As it criticized the traditional Black leadership, the paper commended the ILD and the Communists for their attempt and accomplishments in securing justice and equality for Blacks. It pointed to the Angelo Herndon case in which the ILD intervened and successfully had the law for which Herndon was convicted declared unconstitutional. Herndon had been convicted for violating a pre-Civil War Georgia insurrection statute because he led a delegation of Black and white unemployed workers to the Atlanta City Hall to demand either jobs or better unemployment compensation. The paper commended the ILD for its courage and determination in fighting for the rights of all people as exemplified in the Herndon and the Scottsboro cases.52

     As with other Black editors,53 Walker appreciated the effort and approach that Communist-sponsored groups were making on behalf of Blacks. Walker supported their efforts to organize the working classes of both races to demand political, social and economic rights.54 He concurred with the ILD's two-pronged approach in defending the Scottsboro case. Walker's quotation of Joseph Brodsky, a Scottsboro defense counselor, exemplifies this approach: ATwo-fisted action is what the ILD believes in. The best legal talent backed up with mass action.55

     The Call and Post's interest in the masses was also reflected in an editorial encouraging Blacks to consider affiliating with the Socialist Party. The editorial concurred with the party's theory of focusing on the problems of the masses and believed that it was advantageous to Blacks to associate with all political parties instead of being committed to one party.56 It also acknowledged that the Socialists welcomed the participation of the race and had given it full recognition. The Call and Post later opposed participation in the Communist Party and its related organizations, but the paper did point out that the Black organizations had borrowed the Communist tactics of boycotting and picketing.57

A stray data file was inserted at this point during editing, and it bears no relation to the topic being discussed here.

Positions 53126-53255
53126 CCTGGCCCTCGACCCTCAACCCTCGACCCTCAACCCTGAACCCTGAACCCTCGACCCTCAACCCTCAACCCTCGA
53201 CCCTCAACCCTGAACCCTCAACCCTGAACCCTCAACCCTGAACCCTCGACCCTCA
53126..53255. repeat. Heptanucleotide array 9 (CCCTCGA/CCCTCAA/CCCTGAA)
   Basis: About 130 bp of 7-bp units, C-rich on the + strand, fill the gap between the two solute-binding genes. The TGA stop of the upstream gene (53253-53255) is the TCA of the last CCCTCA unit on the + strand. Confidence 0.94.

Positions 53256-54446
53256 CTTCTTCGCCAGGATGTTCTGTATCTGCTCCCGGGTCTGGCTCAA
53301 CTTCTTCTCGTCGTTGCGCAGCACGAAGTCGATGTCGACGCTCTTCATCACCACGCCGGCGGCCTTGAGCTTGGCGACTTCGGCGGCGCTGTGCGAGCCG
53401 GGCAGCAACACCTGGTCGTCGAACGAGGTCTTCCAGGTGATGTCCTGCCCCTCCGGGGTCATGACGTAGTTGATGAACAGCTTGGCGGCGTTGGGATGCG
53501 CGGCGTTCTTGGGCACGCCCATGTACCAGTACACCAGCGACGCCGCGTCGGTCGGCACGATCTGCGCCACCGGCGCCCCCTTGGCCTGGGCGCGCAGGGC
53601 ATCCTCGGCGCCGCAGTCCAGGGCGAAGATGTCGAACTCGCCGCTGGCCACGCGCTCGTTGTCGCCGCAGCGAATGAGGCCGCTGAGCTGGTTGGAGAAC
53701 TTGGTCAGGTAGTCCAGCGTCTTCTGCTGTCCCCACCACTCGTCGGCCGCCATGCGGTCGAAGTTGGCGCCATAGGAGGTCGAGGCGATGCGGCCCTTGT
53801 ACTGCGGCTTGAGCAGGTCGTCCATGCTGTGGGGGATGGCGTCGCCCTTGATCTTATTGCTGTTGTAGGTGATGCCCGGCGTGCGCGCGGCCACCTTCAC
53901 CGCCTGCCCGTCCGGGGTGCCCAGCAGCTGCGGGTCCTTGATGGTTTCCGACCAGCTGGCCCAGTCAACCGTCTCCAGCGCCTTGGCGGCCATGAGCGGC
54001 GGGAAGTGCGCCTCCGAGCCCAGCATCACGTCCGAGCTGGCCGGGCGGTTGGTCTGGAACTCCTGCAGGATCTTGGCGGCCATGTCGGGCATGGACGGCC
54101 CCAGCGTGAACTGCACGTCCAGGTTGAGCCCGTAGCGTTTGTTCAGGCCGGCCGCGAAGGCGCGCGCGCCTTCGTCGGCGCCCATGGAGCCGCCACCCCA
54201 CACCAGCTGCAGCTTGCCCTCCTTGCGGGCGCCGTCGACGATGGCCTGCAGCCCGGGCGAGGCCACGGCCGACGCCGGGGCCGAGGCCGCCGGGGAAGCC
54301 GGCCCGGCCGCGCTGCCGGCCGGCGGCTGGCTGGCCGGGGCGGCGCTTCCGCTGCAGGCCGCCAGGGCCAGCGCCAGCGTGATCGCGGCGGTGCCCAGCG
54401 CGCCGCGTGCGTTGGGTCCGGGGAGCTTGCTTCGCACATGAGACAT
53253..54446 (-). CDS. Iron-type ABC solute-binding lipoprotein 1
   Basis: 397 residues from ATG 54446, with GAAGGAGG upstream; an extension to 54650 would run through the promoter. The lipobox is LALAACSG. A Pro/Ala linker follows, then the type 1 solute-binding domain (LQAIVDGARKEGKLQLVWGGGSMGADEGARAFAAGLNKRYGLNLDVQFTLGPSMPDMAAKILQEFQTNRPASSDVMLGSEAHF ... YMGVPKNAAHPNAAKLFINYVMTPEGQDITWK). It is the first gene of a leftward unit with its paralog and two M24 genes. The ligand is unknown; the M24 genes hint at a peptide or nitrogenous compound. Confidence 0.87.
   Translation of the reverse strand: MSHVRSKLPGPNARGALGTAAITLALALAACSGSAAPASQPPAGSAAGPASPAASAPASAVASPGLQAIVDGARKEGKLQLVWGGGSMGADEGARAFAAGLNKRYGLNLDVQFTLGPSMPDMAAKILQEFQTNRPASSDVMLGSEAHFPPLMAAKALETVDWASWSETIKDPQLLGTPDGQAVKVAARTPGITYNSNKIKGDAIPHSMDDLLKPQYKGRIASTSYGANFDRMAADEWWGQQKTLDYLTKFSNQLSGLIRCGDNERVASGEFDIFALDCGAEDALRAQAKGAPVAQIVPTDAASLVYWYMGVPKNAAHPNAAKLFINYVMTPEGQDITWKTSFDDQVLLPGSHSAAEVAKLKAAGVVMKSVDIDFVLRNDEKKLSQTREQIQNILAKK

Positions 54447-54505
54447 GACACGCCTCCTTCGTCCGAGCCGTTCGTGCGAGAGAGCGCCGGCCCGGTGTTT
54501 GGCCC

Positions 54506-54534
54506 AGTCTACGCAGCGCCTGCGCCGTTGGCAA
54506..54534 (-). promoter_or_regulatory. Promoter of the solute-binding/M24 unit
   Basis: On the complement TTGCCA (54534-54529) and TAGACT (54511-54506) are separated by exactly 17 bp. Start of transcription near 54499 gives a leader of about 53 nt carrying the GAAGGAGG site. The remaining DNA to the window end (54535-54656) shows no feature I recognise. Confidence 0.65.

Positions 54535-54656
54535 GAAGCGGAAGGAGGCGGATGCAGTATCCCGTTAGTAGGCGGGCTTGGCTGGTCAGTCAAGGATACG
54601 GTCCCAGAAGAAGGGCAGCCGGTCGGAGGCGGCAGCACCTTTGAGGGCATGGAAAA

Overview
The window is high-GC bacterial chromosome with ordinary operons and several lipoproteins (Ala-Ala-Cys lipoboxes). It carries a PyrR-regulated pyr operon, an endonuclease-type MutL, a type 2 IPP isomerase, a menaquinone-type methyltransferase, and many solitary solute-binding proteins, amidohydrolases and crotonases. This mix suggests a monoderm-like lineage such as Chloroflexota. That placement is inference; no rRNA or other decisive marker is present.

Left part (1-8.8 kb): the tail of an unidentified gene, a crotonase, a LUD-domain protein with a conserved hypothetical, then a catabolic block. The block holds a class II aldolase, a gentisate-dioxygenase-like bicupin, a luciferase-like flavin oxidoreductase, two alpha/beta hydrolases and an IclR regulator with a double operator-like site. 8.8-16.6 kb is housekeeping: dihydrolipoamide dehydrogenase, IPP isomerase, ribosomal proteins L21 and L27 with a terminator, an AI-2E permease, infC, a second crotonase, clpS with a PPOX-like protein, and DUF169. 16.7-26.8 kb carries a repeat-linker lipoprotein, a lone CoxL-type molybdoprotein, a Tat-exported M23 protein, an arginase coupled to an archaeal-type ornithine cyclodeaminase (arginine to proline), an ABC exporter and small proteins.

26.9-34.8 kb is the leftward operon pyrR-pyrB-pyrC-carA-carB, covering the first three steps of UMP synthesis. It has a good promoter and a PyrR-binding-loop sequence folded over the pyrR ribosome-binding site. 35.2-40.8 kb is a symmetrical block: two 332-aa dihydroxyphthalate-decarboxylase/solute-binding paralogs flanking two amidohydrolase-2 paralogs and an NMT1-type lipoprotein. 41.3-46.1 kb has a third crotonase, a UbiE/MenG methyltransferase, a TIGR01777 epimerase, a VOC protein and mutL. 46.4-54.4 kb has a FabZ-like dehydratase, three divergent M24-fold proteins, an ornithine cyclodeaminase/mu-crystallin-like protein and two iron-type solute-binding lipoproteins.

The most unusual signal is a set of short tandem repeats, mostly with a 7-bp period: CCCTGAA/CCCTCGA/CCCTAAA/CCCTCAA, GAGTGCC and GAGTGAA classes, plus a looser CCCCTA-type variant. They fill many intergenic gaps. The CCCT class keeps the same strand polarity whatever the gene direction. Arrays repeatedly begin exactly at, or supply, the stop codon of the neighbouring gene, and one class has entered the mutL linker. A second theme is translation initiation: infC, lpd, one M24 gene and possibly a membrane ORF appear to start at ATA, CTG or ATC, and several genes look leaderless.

Cleveland was a hotbed of Scottsboro activities, and they were reflected on the pages of the Call and Post. The paper announced the formation of a local defense committee and wrote an article and a column about the visit of defense counsel Joseph Brodsky.58 When two of the released defendants visited Cleveland, the paper announced the visit in two issues.59 The paper provided a picture of the defendants and full coverage of their speech at one of the local Black churches.60

 

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February 2000